When a professional sports team gets close to a championship, it's pretty much standard operating procedure for them to receive an attendant theme song. For the most part, those songs are performed by professional novelty acts or the athletes themselves. As far as I know, a legendary, still beloved band has never adapted one of their own very great songs for use as a rallying cry.
So it's pretty cool that the Flaming Lips have done exactly that, changing the lyrics of the Soft Bulletin standout "Race for the Prize" and adding "Thunder Up!" chants to create a fairly standard anthem about the Thunder, Oklahoman pride, and the band's own fandom. You can listen along on the YouTube above (via Pitchfork) or check out this link to Steven Drozd's SoundCloud. It's cute, and nice, and quite listenable, because the original song is so good. Maybe you would have preferred a rewrite of "Egotripping at the Gates of Hell" about Russell Westbrook's shot selection, but this is a pretty good substitute.
It's not terribly surprising that the band made this song — they're big fans, and Wayne Coyne has even served as a guest judge at Thunder cheerleader tryouts. But there's still something a little off about this song, and it's not the fact that a critically lauded song is now being used in the bro'd up world of NBA fans, either. This website wouldn't exist if we didn't believe that the parts of ourselves that appreciate a great song can't coexist with those that cheer a sensational pass. It's actually really awesome that the Thunder (and Flaming Lips) cared enough to do this. And it's also not as if altering one of their better songs somehow diminishes the original, because we all have our copies of The Soft Bulletin to go back to as often as we like. This track wouldn't be immeasurably better if the band had chosen one of the stupider songs off At War with the Mystics (which, as someone recently informed me over Twitter, Manu Ginobili blasts between playoff games).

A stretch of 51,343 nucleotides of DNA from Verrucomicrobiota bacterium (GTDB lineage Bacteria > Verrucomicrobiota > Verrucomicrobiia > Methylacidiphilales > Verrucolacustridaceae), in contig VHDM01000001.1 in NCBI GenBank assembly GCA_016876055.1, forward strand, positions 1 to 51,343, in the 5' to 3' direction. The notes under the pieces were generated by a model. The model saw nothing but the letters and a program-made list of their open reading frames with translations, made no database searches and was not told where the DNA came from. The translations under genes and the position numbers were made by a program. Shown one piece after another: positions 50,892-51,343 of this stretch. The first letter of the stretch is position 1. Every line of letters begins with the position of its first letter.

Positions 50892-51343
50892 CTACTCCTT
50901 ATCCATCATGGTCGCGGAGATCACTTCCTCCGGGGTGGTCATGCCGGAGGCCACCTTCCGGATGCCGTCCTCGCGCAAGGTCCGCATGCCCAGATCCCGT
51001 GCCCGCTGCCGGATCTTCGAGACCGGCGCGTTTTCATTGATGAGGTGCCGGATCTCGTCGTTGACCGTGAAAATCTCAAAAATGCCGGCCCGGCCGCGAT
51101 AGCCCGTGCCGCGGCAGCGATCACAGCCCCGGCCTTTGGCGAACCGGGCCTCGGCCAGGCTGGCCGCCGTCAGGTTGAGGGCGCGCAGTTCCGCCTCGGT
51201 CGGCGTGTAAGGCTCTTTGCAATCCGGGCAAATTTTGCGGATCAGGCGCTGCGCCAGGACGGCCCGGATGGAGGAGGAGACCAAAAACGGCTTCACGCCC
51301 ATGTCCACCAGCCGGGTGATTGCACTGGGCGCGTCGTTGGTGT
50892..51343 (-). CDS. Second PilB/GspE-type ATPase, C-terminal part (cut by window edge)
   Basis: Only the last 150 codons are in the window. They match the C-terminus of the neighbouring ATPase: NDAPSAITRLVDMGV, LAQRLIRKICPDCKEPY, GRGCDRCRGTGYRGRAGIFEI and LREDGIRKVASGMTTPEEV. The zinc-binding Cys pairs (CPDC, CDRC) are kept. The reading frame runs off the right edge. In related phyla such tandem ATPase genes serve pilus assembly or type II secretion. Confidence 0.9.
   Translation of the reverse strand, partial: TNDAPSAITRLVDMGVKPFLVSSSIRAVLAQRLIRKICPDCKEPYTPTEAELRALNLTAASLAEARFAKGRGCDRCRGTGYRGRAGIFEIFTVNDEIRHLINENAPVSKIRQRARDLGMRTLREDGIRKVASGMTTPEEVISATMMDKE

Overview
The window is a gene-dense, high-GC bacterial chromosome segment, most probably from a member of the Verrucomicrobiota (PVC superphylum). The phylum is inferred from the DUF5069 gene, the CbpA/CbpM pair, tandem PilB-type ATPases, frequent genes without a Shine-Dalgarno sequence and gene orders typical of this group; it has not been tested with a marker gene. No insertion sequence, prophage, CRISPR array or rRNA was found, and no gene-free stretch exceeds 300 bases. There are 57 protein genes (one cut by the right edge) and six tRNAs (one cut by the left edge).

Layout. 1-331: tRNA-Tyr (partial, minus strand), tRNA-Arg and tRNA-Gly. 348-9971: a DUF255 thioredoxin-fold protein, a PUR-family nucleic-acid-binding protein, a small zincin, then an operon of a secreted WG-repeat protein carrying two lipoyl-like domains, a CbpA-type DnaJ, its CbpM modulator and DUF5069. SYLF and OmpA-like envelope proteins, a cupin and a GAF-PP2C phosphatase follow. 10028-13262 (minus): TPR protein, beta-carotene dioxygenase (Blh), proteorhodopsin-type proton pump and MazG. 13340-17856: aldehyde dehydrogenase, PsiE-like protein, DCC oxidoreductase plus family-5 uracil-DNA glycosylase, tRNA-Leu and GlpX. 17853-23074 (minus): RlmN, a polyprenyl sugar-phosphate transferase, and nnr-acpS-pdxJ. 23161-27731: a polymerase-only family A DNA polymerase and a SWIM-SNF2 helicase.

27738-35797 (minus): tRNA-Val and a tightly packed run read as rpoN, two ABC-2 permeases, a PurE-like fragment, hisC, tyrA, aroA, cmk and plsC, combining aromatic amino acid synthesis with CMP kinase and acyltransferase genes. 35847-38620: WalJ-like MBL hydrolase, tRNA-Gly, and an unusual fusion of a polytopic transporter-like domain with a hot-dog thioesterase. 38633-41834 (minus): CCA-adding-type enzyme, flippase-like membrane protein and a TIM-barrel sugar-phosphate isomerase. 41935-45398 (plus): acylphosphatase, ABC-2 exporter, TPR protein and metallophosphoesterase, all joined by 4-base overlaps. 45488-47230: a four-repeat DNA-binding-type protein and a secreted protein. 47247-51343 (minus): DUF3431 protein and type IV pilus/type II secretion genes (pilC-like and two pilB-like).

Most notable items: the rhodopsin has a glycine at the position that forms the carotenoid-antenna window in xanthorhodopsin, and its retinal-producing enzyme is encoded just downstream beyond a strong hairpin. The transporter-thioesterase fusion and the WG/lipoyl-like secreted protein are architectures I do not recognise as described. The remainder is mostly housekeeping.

Instead, the problem is that as a music fan, it's difficult to listen to the Thunder crowd-pleaser version of without realizing that it's just an inferior piece of music. The great thing about the real "Race for the Prize" is that it's not just a full-on celebration of the great work that scientists do — it's that, although the results can be positive, all that goes into that process can be harmful. Families are ignored, competititive drives overwhelms the spirit of the task at hand, personal health is put at risk, etc. As with most of the Flaming Lips' best songs, the buoyancy is tempered by a world-weary perspective.
"Thunder Up" is a propaganda piece for the Oklahoma City Thunder. What's upsetting isn't that the Flaming Lips are performing a song for a sports team, but that the one they chose ignores most of what makes the group so essential. It's not quite an adulteration of "Race for the Prize," but of the spirit behind it. The message of the Flaming Lips, this song included, is that it's possible to cheer something and simultaneously consider the broader context in which it operates. Thunder fans deserve better than to be simply told when to scream.